George

Link to comment
Share on other sites

George,

 

I think perhaps in general most progressives say God is Love rather than "God loves". While a few in my experience say God "hates" or "wants" or "desires" out of linguistic habit, most admit those are more characteristic of and projections of man on God. I think we had a whole thread on the 'he' / 'it' thing and most that used 'he' said they used it out of habit or convenience and didn't really think God had a gender. If i remember correctly. :blink: Joseph

 

 

PS. In fact you started the thread HERE

Edited by JosephM
Added PS
Link to comment
Share on other sites

George,

 

I think perhaps in general most progressives say God is Love rather than "God loves". While a few in my experience say God "hates" or "wants" or "desires" out of linguistic habit, most admit those are more characteristic of and projections of man on God. I think we had a whole thread on the 'he' / 'it' thing and most that used 'he' said they used it out of habit or convenience and didn't really think God had a gender. If i remember correctly. :blink: Joseph

 

 

PS. In fact you started the thread HERE

Joseph,

 

You are quite right - I did start that thread. I realize there may be some habit involved, but I am not convinced that is the explanation for the personal 'he' reference to God. I suspect there are a number of reasons. Another might be one of avoiding disrespect for those who do personalize God and would be offended by an impersonal 'it.'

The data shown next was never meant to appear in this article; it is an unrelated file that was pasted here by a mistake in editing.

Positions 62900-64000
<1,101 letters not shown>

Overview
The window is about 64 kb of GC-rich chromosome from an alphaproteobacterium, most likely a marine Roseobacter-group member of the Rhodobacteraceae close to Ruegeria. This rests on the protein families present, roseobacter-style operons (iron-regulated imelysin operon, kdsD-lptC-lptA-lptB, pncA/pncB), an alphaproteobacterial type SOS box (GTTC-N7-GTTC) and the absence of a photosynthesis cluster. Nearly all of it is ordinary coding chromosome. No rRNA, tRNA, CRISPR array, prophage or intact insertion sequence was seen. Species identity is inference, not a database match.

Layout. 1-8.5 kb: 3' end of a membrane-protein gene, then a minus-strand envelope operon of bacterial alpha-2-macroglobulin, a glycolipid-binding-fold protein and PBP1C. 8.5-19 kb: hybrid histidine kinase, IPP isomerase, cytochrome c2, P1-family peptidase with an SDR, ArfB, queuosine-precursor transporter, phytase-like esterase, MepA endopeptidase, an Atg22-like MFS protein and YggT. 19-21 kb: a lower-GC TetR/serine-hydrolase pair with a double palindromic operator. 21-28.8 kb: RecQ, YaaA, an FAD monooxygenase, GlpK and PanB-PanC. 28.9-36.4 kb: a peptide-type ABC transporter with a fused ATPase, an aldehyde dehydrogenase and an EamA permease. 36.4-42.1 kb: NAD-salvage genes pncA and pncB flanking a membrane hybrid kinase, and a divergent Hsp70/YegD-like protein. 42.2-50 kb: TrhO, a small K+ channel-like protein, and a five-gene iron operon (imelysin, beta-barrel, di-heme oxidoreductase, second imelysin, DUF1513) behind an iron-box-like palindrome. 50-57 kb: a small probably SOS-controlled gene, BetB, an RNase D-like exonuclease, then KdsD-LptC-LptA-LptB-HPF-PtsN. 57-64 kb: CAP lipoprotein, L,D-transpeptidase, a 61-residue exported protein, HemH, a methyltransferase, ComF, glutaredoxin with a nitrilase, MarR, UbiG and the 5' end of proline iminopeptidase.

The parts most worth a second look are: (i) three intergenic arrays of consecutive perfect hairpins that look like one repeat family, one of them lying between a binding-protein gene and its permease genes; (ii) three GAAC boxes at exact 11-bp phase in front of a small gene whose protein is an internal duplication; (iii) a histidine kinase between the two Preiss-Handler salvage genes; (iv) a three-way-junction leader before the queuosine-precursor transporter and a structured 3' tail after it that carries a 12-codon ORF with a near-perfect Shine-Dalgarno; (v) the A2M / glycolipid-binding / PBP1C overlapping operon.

As for the 'loves' and 'hates' attributes, I wasn't limiting my observation to posters at this site. But, in any event, a search here does result in 'love' and 'hate,' as verbs, being used in reference to God. Having said this, I don't want anyone who may have written this to take it as criticism or to feel defensive about it. I just thought it was an observation appropriate to the topic "God as a Person."

 

George

Link to comment
Share on other sites

PC friends,

 

Criticism of anthropomorphic confusion, including the ‘gender’ issue, can tend to usurp understanding of “God as Person” concepts and preclude reaching much depth. Common usage of some form of non-gender pronouns such as Che (he/she), Ches (Hers/His), and Chemself (herself/himself) might minimize such concerns. Alas, the objections will yet continue to beg attention.

 

Regarding the false dichotomy of ‘Fatherhood/Motherhood’ in reference to God: Father-for-child affection can be seen as voluntary, characterized by free-will choice, in contrast with that of a mother-for-child, which is physically/hormonally/emotionally linked with the child during gestation and entails continuing physical/psychic symbiosis subsequent to birth. I believe that only in the sense of seminal origination/creation and voluntary bestowal of affection can the terms like ‘Fatherhood of God’ or ‘Universal Father’ be justified.